The short-lived Truss era has ended with a whiplash-inducing return to the politics of fiscal restraint. Rishi Sunak and Jeremy Hunt, the Chancellor, have tried to manage expectations before this month’s autumn statement through talk of “eye-wateringly difficult” decisions, black holes and inevitable spending cuts. The echoes of 2010 and George Osborne’s chancellorship are obvious. Now, as then, fiscal responsibility being equated with reduced public spending serves politicians on the right, while trapping progressives in a race they’re unlikely to win. In this context, it’s vital to test both the economics behind Hunt’s policy choices and the political decisions that are too often obscured.
On the economic side, the size of the “fiscal black hole” is cited as determining whether the government can protect incomes and public services, and invest in our economy. Estimates of a £35-50bn hole have abounded in recent weeks. Yet it’s rarely explained what this number is, how it has come to be, or the uncertainties around it. In fact, these figures are a product of the fiscal rules the government has set itself; they refer to how much taxes need to be raised, or spending cut, to ensure the rules are met. Both Labour and the Conservatives have as a condition within their rules that public debt must fall as a share of GDP by a specified year. The government could choose a different metric to demonstrate fiscal sustainability, or a different year in which to achieve it.
Many of the estimates of the shortfall also reflect particularly bleak forecasts for growth and the interest rates on government debt. These figures might prove correct, but by citing only the worst-case scenarios the estimates imply an unwarranted “truth” to the figures.
A report by the Institute for Public Policy Research (IPPR) finds that if growth rates and the cost of borrowing return to their pre-pandemic levels, the government could actually run a primary deficit of £49bn and still reduce the debt-to-GDP ratio (implying an additional £40bn of public spending). Critically, the government can choose policies to avert a low-growth scenario. If you’re trying to reduce debt as a share of GDP, the GDP component is crucial. In fact, this ratio can fall, even as the government borrows more, provided that borrowing is used for pro-growth purposes. After the Second World War the national debt stood at 250 per cent of GDP, but it was steadily eroded through sustained economic growth, falling to 45 per cent by 1973.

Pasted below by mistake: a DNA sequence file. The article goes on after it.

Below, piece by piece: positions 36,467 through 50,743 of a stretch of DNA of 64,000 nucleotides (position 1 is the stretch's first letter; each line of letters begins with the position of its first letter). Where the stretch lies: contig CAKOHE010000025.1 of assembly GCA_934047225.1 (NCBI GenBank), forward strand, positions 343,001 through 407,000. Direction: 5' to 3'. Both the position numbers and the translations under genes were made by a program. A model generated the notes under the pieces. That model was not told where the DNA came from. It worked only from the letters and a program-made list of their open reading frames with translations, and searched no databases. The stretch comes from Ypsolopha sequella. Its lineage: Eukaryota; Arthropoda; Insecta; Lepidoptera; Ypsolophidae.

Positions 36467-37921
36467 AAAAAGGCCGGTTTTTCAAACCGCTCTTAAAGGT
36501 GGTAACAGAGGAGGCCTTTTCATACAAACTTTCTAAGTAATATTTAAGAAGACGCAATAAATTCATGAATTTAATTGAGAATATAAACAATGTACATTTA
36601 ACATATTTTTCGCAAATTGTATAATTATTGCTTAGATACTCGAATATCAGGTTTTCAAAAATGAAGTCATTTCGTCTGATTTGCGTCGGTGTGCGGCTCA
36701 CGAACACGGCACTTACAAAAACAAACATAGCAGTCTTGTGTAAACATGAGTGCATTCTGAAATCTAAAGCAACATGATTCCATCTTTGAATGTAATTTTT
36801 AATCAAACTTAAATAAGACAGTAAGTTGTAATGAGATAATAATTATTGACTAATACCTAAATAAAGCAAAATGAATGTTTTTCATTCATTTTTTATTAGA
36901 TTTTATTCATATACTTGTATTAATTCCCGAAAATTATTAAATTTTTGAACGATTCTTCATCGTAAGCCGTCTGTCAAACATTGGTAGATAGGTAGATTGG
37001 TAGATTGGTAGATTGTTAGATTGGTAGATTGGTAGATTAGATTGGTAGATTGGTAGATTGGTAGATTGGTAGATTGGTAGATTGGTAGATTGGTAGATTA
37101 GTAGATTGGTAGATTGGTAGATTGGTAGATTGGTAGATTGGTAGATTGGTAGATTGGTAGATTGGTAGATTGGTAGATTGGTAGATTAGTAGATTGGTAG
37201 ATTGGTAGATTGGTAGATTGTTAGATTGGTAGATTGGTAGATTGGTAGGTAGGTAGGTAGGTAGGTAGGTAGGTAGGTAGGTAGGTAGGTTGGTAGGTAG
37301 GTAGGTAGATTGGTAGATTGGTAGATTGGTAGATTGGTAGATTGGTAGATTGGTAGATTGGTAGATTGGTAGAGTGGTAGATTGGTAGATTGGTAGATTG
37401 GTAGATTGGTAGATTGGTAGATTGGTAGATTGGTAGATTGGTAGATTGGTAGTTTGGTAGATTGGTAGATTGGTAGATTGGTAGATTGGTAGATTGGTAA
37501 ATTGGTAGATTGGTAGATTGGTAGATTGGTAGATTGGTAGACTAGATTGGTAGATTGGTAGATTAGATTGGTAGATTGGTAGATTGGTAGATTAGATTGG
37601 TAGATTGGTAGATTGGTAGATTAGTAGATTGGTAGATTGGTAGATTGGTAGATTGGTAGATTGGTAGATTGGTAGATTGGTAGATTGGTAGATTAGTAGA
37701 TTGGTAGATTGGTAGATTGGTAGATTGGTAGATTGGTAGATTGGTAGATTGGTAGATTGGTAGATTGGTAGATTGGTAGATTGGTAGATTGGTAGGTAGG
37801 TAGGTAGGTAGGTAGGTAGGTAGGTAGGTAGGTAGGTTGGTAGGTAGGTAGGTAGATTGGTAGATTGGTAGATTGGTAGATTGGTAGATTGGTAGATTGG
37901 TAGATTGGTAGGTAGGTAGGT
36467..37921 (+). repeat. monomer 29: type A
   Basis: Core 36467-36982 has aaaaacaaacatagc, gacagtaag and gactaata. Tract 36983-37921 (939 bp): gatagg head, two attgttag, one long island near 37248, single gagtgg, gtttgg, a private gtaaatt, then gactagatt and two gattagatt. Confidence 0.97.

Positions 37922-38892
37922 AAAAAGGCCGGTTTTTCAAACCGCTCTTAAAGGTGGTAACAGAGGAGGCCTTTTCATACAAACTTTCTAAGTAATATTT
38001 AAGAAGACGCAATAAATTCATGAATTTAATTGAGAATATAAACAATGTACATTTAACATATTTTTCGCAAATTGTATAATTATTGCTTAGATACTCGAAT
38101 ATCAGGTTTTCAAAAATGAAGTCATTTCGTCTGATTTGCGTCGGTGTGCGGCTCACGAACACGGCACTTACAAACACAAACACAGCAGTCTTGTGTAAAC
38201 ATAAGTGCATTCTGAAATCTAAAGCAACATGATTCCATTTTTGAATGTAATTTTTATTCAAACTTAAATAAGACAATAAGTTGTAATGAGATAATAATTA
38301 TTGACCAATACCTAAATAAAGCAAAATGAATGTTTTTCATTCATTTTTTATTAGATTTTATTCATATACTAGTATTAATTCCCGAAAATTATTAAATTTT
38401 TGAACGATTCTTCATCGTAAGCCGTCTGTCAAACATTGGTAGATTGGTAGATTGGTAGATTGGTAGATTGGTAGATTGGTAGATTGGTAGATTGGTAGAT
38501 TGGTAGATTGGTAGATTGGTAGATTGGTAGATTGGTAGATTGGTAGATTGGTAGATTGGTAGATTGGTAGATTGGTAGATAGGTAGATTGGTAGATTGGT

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Today, investing in the green transition to create jobs and industry and investing in research and development (on which only Italy spends less among the G7 nations) are crucial to collective prosperity. Conversely, cutting back on investment to “balance the books” will only result in an economic doom loop of the kind we’ve had since 2010.
This isn’t to say that economic policy can be reduced to “everyone’s a winner” – we need a clear and credible plan that identifies who will pay more. In the medium term, if we want excellent public services and a protective welfare state, the government will need to raise tax revenues. Even after recent increases the UK remains a low-tax country by Western standards, far closer to the US than to its European counterparts.
There is an urgent need to support households and businesses through the cost-of-living crisis, both to avoid destitution and business failures, but also to lower the price rises that people feel and expect in future, which can lead to inflationary spirals. But this kind of support, if not funded by taxes, could itself exacerbate inflation. Offsetting some of it with tax rises could create space to help with energy price rises and protect the NHS and education budgets in real terms.
Tax increases should be focused on the financial “winners” from the global surge in energy prices and the Covid-19 pandemic – a time which saw huge windfall gains for the wealthiest households. Options could include equalising taxes on income from work and investment, and increasing the windfall tax on energy producers. Sunak may be right to say that we all need to pay more tax in future, but not before the richest pay their share.
Macroeconomic policy, seen in this light, isn’t simply a technocratic exercise to fill a “black hole”. It’s deeply political. It simply isn’t true that spending cuts are the sensible answer or indeed necessary. Rather, they can be deeply reckless. The government can pursue policies that grow the economy, support incomes and public services, and quell inflationary pressures, funded through a mixture of borrowing and taxes – starting with the very richest.
Regardless of what Sunak and Hunt decide, there are pitfalls aplenty for Labour in its response. Chief among them is accepting the “fiscal black hole” as an immovable reality, or Conservative efforts to impose spending cuts on the next parliament. Austerity is deeply unpopular and would not allow a Labour government to fulfil its ambitions. After a decade of stagnation and inequality the fiscally responsible approach is to build a strong economy, with public investment and tax increases on the wealthy as crucial tools.
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